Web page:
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Custom Triumph Bonneville HotRod Looks Exceptional Dressed in Scalloped Paintwork

From a cosmetic standpoint, just about everything on this motorcycle screams “antique.”
Triumph Bonneville HotRod 13 photos
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Daniel Cabral and Pedro Oliveira of Ton-Up Garage are a bit of a dream team, always complementing one another’s abilities with masterful proficiency. Their lengthy portfolio of custom projects is teeming with builds that can make you go weak at the knees, and no two entities are even remotely alike!

Based on a 2006 variant of Triumph’s Bonneville family, the bike you’re looking at here is a stylistic nod to SoCal’s early hotrod scene. Daniel and Pedro began by discarding the factory bodywork in its entirety, thus making room for a bespoke outfit that’s been painstakingly fabricated in-house.

The centerpiece of this new attire is a tailor-made gas tank, proudly sporting a scalloped black and white color scheme. At the rear end, Ton-Up's showstopper features bespoke seat upholstery, a minute tail section, and LED lighting, all of which are held in place by a looped subframe. Underneath the new leather saddle, there's an inconspicuous tray housing the motorcycle's wiring and a lithium-ion battery.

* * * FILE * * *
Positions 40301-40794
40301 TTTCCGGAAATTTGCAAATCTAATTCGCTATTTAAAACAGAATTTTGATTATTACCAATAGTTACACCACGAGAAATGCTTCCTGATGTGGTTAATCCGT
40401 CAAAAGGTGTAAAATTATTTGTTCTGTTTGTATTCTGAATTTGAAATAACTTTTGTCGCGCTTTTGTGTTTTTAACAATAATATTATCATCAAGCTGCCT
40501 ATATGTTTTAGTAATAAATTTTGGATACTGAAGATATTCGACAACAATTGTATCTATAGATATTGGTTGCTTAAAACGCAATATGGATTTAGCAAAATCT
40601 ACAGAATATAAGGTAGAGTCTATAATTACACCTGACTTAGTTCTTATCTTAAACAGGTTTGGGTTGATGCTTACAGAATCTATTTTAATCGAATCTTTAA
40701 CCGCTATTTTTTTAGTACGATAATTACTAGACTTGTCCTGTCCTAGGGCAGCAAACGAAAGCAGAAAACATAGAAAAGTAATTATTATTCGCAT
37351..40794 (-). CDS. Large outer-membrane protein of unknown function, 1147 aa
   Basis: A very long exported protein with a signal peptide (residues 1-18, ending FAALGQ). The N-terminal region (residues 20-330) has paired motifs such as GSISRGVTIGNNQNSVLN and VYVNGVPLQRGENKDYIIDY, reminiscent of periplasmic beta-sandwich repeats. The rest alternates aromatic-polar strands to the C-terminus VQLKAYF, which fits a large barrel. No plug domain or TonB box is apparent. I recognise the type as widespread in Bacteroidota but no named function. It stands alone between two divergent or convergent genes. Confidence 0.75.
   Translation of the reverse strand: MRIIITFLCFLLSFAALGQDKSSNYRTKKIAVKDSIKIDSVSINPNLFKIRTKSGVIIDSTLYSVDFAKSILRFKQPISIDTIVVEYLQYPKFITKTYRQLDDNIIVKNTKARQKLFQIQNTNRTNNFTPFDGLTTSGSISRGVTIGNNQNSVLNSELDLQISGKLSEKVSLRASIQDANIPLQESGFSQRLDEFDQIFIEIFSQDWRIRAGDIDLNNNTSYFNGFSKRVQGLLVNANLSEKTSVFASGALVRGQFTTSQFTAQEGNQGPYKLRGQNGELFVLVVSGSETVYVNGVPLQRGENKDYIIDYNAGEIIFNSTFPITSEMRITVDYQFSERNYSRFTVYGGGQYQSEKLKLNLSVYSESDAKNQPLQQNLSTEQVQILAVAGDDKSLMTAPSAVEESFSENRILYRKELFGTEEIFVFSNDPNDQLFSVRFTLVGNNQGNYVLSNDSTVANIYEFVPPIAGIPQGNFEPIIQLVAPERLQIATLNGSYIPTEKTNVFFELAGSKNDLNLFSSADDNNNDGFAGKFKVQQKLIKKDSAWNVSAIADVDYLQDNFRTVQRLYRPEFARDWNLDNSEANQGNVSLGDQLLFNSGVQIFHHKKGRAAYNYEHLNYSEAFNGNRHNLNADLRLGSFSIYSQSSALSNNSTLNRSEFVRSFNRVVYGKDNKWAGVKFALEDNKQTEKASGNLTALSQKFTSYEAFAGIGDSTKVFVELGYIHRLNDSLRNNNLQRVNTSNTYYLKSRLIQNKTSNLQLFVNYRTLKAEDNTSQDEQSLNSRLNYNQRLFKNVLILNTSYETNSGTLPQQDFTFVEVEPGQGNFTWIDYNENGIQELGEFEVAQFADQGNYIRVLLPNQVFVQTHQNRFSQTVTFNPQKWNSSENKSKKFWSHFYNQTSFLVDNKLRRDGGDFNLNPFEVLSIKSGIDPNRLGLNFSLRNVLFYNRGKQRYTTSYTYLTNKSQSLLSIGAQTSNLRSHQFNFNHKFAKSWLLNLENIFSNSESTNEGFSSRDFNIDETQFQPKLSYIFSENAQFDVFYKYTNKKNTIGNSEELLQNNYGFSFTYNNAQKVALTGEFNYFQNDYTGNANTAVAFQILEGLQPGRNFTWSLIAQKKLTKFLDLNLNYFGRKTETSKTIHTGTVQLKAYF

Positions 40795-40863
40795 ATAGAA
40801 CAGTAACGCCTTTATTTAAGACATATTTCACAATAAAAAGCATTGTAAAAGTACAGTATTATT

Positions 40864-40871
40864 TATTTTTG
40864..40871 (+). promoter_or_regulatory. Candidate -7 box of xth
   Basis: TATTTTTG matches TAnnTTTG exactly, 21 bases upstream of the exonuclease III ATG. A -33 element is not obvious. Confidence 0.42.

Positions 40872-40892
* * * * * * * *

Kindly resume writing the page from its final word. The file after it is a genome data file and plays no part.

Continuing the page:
Glancing at the cockpit, we notice custom switchgear, tank-mounted Motogadget instrumentation, and an unconventional handlebar. This module comes equipped with CNC-machined grips and bar-end turn signals, as well as a classy pair of minimalistic control levers. To further enforce the clutter-free appearance, the Portuguese specialists topped things off with a keyless RFID ignition.

Ton-Up modified the Bonneville’s suspension using higher-spec Ohlins fork internals up front and progressive shocks with preload adjustability at six o’clock. One-off fenders and laced 18-inch wheels can be spotted on both ends, with the latter wearing Firestone Deluxe Champion rubber.

Opting to leave the engine internals untouched, the guys limited their powertrain mods to stainless-steel exhaust plumbing and a set of premium velocity stacks. Lastly, front-end illumination is provided by a retro-style headlamp, and the flanks carry rear-mounted foot controls with serrated pegs. Once the project was complete, the authors nicknamed it HotRod in keeping with the chosen theme.

 
 
 
 
 

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